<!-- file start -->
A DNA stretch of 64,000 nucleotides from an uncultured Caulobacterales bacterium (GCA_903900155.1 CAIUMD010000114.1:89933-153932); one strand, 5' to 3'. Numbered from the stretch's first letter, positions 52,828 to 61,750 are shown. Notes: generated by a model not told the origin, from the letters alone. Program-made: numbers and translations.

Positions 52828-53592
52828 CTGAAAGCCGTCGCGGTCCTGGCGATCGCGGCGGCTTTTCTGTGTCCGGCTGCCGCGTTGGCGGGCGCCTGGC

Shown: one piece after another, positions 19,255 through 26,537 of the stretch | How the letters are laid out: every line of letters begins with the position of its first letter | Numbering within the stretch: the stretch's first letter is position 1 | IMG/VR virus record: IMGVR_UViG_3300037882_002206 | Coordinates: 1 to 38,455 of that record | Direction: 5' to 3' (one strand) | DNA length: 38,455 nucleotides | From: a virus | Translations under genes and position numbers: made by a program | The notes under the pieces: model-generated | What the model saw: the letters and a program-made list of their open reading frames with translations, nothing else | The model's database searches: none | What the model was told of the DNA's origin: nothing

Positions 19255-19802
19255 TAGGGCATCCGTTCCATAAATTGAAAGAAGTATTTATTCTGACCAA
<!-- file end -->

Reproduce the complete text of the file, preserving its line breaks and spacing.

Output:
A DNA stretch of 64,000 nucleotides from an uncultured Caulobacterales bacterium (GCA_903900155.1 CAIUMD010000114.1:89933-153932); one strand, 5' to 3'. Numbered from the stretch's first letter, positions 52,828 to 61,750 are shown. Notes: generated by a model not told the origin, from the letters alone. Program-made: numbers and translations.

Positions 52828-53592
52828 CTGAAAGCCGTCGCGGTCCTGGCGATCGCGGCGGCTTTTCTGTGTCCGGCTGCCGCGTTGGCGGGCGCCTGGC

Shown: one piece after another, positions 19,255 through 26,537 of the stretch | How the letters are laid out: every line of letters begins with the position of its first letter | Numbering within the stretch: the stretch's first letter is position 1 | IMG/VR virus record: IMGVR_UViG_3300037882_002206 | Coordinates: 1 to 38,455 of that record | Direction: 5' to 3' (one strand) | DNA length: 38,455 nucleotides | From: a virus | Translations under genes and position numbers: made by a program | The notes under the pieces: model-generated | What the model saw: the letters and a program-made list of their open reading frames with translations, nothing else | The model's database searches: none | What the model was told of the DNA's origin: nothing

Positions 19255-19802
19255 TAGGGCATCCGTTCCATAAATTGAAAGAAGTATTTATTCTGACCAA